Last modified: 31 December 2015
The first open data hack event I ever attended was in Leeds in March 2014, run by Leeds Data Mill. It was just a few months after widespread flooding in Somerset and The Environment Agency sent some of their top people. They helped us sign up for access to their opendata portal and took notes on what we liked and what we didn’t.
I learned a lot from Simon and Harriet that weekend. I learned how to work with shapefiles so that we could draw flood risk areas on a map. I learned new ways to geo-locate properties so that we could plot every planning permission in Leeds on the same map. Together we learned that in West Yorkshire councils almost never grant planning permission on flood plains.
Twenty months later, flooding hit Leeds. I was at my Dad’s in Wharfedale for Christmas and for a while completely cut off from the rest of Yorkshire. The media focused on the worst-affected areas of Leeds and our offices weren’t among them. Yet I could monitor the flooding in real-time thanks to fantastic open innovations by Jeni Tennison, Shoothill, and many more. I didn’t need to travel to save my equipment because I could tell that only our basement would be flooded.
In the next twenty months we’ll see even bigger advances in our power to monitor flooding. Cheap river level sensors that run for years on a single charge are being developed by flood network in Oxford. The UK’s first free and open LoRaWAN network to allow them to deliver readings in real-time has been deployed by Things Manchester.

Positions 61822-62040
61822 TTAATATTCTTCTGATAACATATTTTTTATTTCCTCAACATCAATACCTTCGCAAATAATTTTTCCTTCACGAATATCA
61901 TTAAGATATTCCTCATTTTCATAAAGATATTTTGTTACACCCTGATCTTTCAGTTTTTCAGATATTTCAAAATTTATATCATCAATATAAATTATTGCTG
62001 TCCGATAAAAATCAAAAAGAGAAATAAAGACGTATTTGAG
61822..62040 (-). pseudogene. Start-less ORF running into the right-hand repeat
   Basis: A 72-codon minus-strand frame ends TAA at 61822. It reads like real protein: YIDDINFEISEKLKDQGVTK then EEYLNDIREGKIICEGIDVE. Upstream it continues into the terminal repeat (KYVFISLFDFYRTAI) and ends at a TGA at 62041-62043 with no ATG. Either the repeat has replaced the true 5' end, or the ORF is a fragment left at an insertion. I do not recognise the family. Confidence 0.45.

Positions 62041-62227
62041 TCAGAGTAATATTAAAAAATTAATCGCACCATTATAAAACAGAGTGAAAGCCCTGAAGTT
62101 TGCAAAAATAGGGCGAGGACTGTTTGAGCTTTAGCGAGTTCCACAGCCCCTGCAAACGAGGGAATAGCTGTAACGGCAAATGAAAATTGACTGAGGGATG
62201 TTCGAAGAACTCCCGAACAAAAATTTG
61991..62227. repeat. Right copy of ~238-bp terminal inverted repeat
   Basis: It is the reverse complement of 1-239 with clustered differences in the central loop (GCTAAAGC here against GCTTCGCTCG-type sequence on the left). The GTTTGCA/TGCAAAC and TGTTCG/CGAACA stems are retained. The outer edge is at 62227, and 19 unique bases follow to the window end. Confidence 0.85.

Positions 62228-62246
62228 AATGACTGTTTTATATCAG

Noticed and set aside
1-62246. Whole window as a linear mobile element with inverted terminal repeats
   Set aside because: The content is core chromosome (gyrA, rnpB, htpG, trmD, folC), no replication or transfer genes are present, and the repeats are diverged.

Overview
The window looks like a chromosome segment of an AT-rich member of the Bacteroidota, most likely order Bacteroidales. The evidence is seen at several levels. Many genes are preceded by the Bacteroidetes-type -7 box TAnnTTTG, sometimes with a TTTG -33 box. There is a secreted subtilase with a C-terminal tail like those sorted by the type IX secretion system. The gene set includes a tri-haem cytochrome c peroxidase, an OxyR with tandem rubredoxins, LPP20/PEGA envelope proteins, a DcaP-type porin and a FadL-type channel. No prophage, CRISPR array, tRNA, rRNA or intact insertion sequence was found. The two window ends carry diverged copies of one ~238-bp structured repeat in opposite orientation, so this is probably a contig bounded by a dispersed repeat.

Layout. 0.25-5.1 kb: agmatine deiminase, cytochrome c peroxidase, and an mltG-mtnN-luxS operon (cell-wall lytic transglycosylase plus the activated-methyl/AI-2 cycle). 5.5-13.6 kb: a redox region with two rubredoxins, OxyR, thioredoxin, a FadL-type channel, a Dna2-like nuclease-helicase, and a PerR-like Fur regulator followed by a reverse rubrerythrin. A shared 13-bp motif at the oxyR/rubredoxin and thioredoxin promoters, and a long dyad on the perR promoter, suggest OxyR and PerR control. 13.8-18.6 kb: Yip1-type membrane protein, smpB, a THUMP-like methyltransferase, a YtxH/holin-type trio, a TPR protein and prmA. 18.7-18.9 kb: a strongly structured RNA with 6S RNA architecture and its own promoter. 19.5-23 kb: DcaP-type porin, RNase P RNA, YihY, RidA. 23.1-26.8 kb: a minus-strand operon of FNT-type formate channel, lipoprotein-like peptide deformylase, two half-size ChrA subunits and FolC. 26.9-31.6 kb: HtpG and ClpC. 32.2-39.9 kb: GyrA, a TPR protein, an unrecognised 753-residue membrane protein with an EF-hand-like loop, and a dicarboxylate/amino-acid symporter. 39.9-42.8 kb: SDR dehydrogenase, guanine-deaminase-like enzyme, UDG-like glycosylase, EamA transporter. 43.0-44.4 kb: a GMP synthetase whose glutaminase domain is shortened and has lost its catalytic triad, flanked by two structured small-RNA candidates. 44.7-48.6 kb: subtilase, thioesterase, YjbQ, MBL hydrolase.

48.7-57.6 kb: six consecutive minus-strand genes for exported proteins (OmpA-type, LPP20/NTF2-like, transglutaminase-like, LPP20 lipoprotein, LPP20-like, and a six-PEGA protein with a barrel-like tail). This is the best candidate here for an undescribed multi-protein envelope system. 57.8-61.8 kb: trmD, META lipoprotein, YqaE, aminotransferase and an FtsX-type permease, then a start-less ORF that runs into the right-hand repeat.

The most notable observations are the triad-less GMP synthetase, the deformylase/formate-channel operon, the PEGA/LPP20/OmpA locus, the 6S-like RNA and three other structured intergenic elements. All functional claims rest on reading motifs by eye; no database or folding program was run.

We’ll soon have open Lidar data for the whole of the UK so that we can understand the catchment area of every river. In the coming year, we’ll see tools that make that data accessible to everyone.
In early 2016 I’ll be working at ODILeeds and with others to organise a FloodHack in the North of England. We’ll discuss what we should do next and then do it. You will all be invited.
Until then here’s something to get you thinking.
Two years ago the environment agency knew a lot about flooding. The public knew very little. Today the public has access to a huge amount of data and great tools to understand it.
Today government agencies have a good understanding of what affects flooding. We can’t stop the rain but we can do a lot to defend ourselves from floods or design our environment so that flooding is reduced. The problem is that the models we need to answer questions like “how many properties in Hebden Bridge were flooded as a result of burning moorland?” aren’t open. Communities can achieve something with protests but they will achieve more if they can offer, and price, alternatives.
When it comes to open models, we’re where we were with open data two years ago. If we want to make a truly democratic decision on how we manage our rivers, how we use our land, and where we invest our money in flood defences we need to fix that. We need to understand the impact of our choices, let people play with different choices, and then build data-led arguments based on that process.
In 2016 I’ll be building SimFlood. I’ll be building the tool that George Monbiot can use to quantify the cost of burning moorland and straightening rivers. It will be scientifically rigorous but as easy to understand as a video game. I’m already looking for people to help build it, shape it, and support it.